The owners of the estate agents ‘Fine & Country’ have obtained an injunction in the High Court to prevent the ‘Fine’ brand being used for an estate agency, in its current guise at least.

Fine & Country Limited, GPEA Limited and FCEA Limited own the Fine & Country name and trademarks. They licence the right to use the name and trademarks, along with certain other facilities, to local independent estate agencies so that they may operate within the premium property market.

In 2009 the premium property estate agents Finehaart was rebranded to ‘Fine’. Okotoks Limited and the Spicerhaart Group Limited are companies in a group which operates a number of estate agencies, including Fine.

In 2010 Fine & Country issued court proceedings against Fine, seeking an injunction prohibiting the current use of the Fine brand, alleging that it was causing confusion in the market place because the ‘Fine’ brand appeared very similar to the ‘Fine & Country’ brand.

In a 69 page judgment given on 31 July 2012, following a 10 day trial in March, Mr Justice Hildred confirmed that he was persuaded that the Claimants had the benefit of goodwill in the Fine & Country brand and trademarks and that the Fine brand was sufficiently similar to cause confusion and to risk drawing custom away from Fine & Country as a result.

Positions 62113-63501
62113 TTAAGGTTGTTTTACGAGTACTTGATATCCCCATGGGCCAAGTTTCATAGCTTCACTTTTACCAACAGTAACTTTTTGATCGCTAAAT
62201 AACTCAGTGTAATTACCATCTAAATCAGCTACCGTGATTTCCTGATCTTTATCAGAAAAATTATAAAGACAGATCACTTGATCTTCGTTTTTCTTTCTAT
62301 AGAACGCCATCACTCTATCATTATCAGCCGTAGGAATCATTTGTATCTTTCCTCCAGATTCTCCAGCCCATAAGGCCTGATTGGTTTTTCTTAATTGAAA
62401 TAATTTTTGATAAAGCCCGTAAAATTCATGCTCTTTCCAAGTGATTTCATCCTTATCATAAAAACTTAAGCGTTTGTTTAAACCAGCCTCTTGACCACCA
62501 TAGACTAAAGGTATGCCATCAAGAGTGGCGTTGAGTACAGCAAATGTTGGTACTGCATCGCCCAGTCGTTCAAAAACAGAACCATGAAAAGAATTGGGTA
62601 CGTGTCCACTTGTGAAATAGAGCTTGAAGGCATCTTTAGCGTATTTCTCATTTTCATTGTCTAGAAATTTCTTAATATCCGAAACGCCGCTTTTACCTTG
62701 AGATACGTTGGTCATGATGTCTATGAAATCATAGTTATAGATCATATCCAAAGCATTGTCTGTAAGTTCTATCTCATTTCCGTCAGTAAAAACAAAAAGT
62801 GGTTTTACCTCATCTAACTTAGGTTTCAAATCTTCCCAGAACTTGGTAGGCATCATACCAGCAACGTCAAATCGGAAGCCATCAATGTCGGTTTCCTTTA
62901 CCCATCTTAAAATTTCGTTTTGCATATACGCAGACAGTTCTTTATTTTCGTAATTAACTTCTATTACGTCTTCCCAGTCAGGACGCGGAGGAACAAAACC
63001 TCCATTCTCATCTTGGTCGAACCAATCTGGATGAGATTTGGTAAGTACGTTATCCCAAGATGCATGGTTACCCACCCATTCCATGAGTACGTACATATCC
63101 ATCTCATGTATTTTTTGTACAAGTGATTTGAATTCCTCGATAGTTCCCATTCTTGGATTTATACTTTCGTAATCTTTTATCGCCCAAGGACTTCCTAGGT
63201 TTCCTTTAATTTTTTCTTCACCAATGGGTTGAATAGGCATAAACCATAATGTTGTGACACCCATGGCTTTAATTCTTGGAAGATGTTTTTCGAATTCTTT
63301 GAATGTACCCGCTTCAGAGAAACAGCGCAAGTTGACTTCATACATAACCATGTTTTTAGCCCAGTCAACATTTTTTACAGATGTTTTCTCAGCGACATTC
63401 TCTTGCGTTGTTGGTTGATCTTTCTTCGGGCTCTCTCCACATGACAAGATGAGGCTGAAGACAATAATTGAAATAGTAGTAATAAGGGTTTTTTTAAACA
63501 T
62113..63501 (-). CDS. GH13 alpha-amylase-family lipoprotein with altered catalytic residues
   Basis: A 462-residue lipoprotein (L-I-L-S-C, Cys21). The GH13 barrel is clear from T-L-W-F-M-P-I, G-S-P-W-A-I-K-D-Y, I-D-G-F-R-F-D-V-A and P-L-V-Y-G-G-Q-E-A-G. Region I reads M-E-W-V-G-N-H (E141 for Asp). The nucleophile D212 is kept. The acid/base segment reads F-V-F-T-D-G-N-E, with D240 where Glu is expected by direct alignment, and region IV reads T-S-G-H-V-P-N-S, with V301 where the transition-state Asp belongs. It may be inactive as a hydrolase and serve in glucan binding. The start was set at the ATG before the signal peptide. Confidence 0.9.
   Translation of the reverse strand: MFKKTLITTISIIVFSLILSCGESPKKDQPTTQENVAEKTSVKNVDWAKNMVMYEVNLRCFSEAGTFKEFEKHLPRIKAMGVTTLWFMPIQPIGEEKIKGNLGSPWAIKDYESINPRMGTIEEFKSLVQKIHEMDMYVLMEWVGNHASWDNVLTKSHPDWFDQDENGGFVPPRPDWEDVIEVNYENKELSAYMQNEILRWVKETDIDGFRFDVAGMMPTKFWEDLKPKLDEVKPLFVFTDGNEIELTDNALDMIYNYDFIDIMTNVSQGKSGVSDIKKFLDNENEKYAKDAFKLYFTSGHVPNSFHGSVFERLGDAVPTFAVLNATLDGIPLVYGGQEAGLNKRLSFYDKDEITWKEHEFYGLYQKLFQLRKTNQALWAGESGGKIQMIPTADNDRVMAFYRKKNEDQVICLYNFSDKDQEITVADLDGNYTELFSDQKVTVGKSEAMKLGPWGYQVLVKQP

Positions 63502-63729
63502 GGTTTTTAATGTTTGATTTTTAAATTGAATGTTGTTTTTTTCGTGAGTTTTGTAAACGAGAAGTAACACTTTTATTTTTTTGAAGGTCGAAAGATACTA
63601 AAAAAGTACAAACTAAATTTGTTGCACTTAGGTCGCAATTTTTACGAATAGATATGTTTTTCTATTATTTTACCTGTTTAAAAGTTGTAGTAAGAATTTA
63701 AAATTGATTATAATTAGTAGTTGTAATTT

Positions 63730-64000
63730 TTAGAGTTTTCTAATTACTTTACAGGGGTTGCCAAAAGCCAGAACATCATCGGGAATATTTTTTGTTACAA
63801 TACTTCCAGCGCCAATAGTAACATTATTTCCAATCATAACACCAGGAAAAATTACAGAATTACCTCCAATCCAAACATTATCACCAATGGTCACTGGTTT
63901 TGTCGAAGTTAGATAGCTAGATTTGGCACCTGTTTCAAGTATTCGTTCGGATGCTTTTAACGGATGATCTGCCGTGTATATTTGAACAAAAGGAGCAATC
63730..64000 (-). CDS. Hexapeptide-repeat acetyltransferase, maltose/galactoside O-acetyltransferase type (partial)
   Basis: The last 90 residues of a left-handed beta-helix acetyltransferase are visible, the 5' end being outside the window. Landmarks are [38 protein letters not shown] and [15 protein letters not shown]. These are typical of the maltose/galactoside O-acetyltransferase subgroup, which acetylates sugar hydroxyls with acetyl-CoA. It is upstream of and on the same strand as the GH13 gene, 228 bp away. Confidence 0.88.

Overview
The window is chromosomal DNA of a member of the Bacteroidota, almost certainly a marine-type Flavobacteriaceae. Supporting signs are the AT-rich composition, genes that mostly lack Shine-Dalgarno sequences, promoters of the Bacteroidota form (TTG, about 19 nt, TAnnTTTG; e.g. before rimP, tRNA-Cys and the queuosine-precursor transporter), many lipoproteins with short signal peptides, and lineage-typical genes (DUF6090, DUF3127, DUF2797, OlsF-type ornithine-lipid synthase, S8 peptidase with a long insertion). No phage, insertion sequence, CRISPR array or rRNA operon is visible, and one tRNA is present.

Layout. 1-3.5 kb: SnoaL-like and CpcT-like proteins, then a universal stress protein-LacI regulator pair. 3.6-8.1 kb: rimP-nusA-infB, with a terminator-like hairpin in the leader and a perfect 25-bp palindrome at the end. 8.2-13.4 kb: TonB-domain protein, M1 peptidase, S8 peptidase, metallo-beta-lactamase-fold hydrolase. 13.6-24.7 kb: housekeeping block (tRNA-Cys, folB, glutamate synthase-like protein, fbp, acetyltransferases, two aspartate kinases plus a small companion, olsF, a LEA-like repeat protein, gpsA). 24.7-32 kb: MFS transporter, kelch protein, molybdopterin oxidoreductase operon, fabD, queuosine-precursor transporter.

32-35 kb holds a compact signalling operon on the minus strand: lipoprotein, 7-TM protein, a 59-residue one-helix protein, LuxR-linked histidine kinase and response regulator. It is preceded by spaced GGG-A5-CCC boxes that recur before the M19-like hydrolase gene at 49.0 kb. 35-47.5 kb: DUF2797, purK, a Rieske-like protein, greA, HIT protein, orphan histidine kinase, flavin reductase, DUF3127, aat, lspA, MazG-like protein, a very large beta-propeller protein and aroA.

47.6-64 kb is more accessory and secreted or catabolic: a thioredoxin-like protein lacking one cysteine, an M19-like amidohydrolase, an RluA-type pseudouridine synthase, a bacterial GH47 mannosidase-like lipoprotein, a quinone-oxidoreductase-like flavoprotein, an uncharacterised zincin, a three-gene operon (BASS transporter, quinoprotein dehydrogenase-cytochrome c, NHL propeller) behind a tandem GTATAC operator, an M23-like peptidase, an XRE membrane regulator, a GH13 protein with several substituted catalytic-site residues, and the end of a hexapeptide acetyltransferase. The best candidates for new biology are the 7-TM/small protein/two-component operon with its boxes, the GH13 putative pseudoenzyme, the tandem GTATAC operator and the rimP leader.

In reaching his conclusions he placed particular emphasis on the evidence of four customers of Fine & Country licensees who gave evidence of their own confusion, with one witness instructing Fine in error. The Judge was also influenced by the defendants’ own internal emails and correspondnece from the time of the re-brand to Fine, which, in his view, pointed to an acceptance by the defendants that there was a similarity and a risk of confusion and to a conscious decision to ‘live dangerously’ as to that risk.

The judgment was given notwithstanding that the confusion was in the minds of the claimants’ licensees’ customers, not in anyone dealing with the claimants direct, and also Fine & Country’s own evidence that their profits had not been affected by the rebrand to Fine in 2009.

As a result of the judgment, the defendants will have to cease to use the Fine brand and may have to pay damages or account to the claimants for some of their profits. Having traded for three years while the litigation progressed, these sums could be significant. The combined legal bill certainly will be.

In challenging times, particularly for businesses in the property market, this case is a timely reminder that competition must be fair and there are remedies available to businesses whose goodwill is threatend by competitors who are guilty of sharp practice.